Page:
Buy Danish Goods, Support Freedom Of Expression,

http://www.danishgoods.blogspot.com/

Anonymous said...

so for those of you wondering about turkey admission to the eu, the answer is a resounding "no!"

crush41 said...

Malkin has also comprised a pretty comprehensive list of Danish goods. Being a visigoth who generally shops at thrift stores, the specialty brands are foreign to me, but a childhood staple does come from the Danes--Legos!

Regarding the anon's comment, I agree. Turkey's admission into the EU would be an absolute disaster for Europe. It would become a launching pad for Muslims across the Middle East to find their way into European enclaves and continue to demand liberal society be transformed in the image of Sharia law.

Parapundit's RP points to Turkey Prime Minister Erdogan condemning the cartoons and demanding that freedom of the press not be used to insult people's religious beliefs. While the leftist press tends to treat Christianity--which is largely a force for good especially among the less endowed--superciliously, it strikes us as ludicrous to think that the the Washington Post should not be able to editorialize against the Catholic Church or Rolling Stone not be able to mock Christ by having a thug portray him.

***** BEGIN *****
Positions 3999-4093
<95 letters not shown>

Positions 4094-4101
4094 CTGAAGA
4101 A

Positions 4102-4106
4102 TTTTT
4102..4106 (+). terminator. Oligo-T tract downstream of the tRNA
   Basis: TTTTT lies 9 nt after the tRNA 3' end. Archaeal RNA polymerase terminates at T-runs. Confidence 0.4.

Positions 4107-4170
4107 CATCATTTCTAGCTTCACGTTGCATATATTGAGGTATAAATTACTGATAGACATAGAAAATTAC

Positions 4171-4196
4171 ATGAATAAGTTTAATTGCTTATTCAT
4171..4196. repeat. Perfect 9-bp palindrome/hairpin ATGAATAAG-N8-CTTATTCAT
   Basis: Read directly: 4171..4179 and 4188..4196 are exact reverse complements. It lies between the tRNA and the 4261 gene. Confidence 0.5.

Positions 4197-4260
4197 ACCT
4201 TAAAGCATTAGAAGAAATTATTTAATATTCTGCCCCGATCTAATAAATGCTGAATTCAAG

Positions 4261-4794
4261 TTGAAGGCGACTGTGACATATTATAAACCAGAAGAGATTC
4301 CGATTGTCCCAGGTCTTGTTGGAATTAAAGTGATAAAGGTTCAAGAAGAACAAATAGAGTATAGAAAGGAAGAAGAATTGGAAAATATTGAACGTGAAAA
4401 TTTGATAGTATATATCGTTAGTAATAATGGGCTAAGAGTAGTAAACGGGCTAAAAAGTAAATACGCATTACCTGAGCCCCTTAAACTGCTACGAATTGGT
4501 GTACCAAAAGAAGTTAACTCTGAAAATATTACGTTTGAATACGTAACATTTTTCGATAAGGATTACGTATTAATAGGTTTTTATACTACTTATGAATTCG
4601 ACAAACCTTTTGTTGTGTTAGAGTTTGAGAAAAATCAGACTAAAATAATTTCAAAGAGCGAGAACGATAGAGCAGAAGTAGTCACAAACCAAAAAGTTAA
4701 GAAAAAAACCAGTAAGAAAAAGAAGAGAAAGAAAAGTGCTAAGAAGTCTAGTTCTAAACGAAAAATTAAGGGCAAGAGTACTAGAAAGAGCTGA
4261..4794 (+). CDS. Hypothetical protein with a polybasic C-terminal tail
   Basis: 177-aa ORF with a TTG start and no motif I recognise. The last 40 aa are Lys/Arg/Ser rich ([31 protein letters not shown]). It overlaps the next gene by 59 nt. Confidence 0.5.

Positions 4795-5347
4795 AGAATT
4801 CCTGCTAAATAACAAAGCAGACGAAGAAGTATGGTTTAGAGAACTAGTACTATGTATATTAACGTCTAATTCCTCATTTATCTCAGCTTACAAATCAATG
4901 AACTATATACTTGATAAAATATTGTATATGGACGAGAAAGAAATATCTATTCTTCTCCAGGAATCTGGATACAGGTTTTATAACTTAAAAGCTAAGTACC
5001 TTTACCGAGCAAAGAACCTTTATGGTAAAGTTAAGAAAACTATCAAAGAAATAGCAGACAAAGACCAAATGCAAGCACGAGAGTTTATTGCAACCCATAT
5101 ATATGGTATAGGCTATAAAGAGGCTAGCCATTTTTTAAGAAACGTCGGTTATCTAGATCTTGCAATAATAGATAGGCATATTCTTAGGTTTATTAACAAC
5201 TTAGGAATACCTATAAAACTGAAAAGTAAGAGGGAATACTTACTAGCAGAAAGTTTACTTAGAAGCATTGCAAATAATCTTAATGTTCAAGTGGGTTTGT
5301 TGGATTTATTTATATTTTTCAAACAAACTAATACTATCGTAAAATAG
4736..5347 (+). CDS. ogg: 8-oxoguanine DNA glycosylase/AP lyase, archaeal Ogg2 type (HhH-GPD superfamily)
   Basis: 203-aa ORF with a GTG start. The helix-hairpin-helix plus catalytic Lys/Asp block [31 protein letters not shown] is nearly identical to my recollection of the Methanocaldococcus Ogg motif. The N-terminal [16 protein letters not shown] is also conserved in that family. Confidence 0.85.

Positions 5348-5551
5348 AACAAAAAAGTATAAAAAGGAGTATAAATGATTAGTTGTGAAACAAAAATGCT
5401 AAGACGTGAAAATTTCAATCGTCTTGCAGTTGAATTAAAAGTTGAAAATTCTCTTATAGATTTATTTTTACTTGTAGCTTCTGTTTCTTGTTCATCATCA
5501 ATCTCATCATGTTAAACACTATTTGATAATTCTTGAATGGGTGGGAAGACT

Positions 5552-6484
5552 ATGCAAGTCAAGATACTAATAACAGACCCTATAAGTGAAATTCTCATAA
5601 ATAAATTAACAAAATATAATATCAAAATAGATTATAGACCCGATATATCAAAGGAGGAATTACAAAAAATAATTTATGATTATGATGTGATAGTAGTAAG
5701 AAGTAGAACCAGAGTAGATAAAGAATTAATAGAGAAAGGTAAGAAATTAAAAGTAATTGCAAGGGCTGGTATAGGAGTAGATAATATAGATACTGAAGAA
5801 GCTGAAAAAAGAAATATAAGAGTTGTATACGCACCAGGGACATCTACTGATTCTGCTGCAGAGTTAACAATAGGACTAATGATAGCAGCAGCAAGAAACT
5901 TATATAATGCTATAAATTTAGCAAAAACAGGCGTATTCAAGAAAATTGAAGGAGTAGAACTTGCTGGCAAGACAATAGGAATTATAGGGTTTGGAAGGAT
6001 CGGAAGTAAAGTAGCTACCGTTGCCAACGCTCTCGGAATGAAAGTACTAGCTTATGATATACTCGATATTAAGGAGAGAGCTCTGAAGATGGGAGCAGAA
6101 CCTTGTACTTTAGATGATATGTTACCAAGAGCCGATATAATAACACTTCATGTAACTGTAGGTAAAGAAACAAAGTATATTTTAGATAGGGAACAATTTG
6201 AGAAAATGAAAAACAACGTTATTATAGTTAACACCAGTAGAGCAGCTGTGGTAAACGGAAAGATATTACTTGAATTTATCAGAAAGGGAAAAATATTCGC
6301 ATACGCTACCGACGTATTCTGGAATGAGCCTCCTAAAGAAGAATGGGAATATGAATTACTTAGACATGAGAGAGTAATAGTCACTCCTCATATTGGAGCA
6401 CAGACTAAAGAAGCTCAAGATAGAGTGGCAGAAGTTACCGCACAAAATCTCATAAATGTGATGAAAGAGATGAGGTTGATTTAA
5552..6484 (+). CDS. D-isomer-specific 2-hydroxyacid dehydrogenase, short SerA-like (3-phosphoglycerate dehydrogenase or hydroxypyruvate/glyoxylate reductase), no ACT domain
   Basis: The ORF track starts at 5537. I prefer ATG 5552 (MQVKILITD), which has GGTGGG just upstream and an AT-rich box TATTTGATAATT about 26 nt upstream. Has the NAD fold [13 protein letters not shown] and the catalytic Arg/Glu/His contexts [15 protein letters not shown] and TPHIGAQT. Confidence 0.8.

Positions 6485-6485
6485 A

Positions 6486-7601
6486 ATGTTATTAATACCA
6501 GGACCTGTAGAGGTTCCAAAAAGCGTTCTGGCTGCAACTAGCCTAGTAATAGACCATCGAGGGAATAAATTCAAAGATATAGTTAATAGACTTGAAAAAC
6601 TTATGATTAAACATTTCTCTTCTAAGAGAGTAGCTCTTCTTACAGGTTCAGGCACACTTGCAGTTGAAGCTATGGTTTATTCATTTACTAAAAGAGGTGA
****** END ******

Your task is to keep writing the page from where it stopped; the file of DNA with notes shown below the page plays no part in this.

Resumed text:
faq said...

They're going tit for tat. Looks like an Iranian paper will test freedom of expression:

A prominent Iranian newspaper said Tuesday it would hold a competition for cartoons on the Holocaust to test whether the West extends the principle of freedom of expression to the Nazi genocide as it did to the caricatures of the Prophet Muhammad.

Too bad for the Persians we'll win. Jews won't start burning down buildings, threatening to kill everyone in Iran. That's the difference bw us.

crush41 said...

faq,